Forest ecology crowdfunded
Success! Michelle Spicer (Lehigh MS student) has successfully obtained funding for her forest research using the relatively new method of crowdfunding (see previous post). Admittedly, I had some doubts about the crowdfunding model when I first heard about it, particularly how successful it would be at engaging the public in science research. I also wondered how much of the funding for these projects was typically obtained from the general public versus immediate friends and family of the investigator. However, Michelle’s research topic seemed to be well suited to crowdfunding so I was excited when she decided to give it a try. She ended up being more successful than I would have guessed.
Michelle exceeded her funding goal, and was able to attract contributors from outside of her immediate network of family and friends. Her proposal was funded by 23 individuals, and although 10 of these individuals were family and close friends, this group of people only provided about 20% of the total funds. About 80% of the funds were from people that were outside of her immediate network, and these were nearly all people that she had never personally met; i.e., friends of family, friends of friends, friends of friends of friends, Lehigh University alumni, and people that found her proposal through SciFund, Rockethub, and their networks. The median contribution was $25, although contributions ranged from $10 to $1000. Most surprising to me was that the two largest contributions ($500 and $1000) were from people that she had never met.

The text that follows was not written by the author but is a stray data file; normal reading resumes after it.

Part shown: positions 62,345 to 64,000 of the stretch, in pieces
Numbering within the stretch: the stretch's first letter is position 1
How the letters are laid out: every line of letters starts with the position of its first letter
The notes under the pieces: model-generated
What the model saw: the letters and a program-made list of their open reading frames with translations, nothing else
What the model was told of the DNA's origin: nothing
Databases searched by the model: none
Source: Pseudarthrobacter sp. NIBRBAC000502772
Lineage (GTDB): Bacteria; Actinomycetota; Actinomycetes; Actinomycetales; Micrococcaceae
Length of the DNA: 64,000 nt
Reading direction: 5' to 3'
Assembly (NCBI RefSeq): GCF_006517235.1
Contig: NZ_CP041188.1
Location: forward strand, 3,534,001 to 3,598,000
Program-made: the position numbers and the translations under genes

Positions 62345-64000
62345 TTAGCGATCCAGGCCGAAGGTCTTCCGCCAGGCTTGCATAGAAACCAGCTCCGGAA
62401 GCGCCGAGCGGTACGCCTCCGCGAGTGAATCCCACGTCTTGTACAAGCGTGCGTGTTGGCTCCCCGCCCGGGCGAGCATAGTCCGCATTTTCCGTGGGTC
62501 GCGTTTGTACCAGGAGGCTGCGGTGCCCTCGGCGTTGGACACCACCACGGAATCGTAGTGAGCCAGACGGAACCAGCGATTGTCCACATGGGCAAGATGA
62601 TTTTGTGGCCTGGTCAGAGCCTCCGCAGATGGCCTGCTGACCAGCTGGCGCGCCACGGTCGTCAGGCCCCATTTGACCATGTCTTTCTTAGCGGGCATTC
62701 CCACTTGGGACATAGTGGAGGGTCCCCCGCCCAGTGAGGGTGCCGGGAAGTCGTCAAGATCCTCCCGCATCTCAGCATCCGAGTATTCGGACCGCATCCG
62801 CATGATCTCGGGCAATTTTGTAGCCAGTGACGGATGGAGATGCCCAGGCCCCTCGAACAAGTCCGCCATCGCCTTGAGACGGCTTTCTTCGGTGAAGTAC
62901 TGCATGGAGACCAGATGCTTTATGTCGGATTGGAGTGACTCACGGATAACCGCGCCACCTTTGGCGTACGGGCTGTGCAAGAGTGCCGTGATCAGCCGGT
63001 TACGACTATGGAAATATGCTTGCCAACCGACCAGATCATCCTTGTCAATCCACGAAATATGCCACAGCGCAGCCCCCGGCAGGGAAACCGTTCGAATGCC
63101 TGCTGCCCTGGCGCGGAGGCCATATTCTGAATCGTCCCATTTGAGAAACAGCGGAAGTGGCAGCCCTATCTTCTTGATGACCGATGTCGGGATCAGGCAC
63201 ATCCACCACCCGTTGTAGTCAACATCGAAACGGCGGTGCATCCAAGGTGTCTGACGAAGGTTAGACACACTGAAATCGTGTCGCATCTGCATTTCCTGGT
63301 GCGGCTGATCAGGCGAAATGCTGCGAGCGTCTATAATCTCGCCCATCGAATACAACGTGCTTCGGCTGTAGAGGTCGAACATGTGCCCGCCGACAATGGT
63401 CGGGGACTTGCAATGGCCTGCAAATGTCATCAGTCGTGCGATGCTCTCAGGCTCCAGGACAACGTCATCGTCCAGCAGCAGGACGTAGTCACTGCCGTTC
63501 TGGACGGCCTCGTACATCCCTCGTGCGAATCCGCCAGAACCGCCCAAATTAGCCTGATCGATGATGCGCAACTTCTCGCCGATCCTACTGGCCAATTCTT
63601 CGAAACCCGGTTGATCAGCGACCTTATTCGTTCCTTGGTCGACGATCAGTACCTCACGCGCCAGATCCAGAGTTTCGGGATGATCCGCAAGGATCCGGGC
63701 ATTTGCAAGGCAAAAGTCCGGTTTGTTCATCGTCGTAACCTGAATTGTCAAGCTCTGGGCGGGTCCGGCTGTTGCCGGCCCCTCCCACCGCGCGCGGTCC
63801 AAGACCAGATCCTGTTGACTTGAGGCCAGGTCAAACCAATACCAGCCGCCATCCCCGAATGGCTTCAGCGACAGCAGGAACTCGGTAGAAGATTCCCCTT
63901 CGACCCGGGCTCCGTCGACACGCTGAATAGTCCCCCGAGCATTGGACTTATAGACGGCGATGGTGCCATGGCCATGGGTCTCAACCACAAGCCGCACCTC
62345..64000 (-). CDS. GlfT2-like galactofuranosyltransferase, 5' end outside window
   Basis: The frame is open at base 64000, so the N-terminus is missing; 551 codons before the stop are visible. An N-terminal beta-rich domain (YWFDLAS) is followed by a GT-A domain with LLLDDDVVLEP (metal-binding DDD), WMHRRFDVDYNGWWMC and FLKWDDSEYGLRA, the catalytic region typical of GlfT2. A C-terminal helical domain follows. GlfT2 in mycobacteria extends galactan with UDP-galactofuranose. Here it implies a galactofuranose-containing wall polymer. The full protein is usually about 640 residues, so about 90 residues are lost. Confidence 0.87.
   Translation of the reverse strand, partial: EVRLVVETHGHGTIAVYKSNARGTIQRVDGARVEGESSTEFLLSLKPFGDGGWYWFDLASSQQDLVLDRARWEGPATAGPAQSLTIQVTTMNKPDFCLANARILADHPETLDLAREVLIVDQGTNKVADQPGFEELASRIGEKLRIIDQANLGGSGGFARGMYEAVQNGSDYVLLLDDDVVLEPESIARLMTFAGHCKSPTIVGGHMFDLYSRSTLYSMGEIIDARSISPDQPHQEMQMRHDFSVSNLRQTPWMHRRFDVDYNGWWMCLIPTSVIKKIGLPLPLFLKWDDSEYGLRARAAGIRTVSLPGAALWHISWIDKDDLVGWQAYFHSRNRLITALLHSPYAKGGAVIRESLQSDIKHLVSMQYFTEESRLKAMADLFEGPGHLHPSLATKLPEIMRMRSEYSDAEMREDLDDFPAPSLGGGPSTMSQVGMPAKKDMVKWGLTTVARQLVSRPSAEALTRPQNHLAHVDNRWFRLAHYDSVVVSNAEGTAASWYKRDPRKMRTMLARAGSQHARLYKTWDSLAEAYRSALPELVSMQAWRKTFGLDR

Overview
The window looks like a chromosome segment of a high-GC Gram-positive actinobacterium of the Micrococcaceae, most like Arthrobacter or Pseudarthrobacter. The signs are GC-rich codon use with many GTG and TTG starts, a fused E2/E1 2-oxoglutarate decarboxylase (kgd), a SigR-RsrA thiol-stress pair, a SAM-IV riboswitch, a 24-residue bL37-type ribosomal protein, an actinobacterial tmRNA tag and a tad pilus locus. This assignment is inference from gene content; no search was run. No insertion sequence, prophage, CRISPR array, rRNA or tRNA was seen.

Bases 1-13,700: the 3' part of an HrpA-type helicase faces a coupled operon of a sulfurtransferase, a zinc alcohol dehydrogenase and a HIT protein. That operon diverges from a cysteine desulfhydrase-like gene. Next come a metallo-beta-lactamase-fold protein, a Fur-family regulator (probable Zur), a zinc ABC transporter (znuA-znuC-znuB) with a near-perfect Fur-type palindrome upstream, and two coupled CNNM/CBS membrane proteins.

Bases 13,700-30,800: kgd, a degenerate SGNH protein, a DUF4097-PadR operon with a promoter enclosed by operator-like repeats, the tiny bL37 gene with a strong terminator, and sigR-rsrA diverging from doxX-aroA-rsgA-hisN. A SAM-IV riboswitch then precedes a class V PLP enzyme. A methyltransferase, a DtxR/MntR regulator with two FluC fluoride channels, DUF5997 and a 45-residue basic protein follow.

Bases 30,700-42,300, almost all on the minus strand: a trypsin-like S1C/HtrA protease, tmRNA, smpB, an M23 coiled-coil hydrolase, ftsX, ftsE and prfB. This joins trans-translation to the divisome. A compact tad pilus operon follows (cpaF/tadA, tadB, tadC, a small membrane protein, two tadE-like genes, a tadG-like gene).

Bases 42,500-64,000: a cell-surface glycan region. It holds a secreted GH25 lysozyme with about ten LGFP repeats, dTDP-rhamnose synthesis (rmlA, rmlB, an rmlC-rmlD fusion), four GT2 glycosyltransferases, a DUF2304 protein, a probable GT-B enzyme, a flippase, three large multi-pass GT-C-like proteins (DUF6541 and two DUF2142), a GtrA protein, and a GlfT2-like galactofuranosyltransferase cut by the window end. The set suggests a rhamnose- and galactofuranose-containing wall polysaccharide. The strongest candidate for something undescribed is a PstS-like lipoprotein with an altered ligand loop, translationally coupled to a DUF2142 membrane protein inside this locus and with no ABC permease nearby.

It is also worth noting that through this process, Michelle’s SciFund proposal was shared extensively on Facebook, Twitter, and other social media outlets – and therefore a lot of people learned about her project and the Lehigh Experimental Forest. Clearly the process of engaging the public and alumni in this project has only just begun, and Michelle has already had some nice correspondence with some of her funders. Michelle plans to post updates of her research progress on her blog, In the Forgotten Forest, where anyone interested may post comments, suggestions, and questions as her research progresses. A big thanks to all the funders, and to all of the people that “shared”, “liked”, and “tweeted” Michelle’s proposal.
Posted on December 17, 2012, in Ecology (EES-152), Original Posts, Research and tagged Crowdfunding, Ecological succession, Ecology, Forest history, Lehigh Experimental Forest, Nature, Plants. Bookmark the permalink. Leave a comment.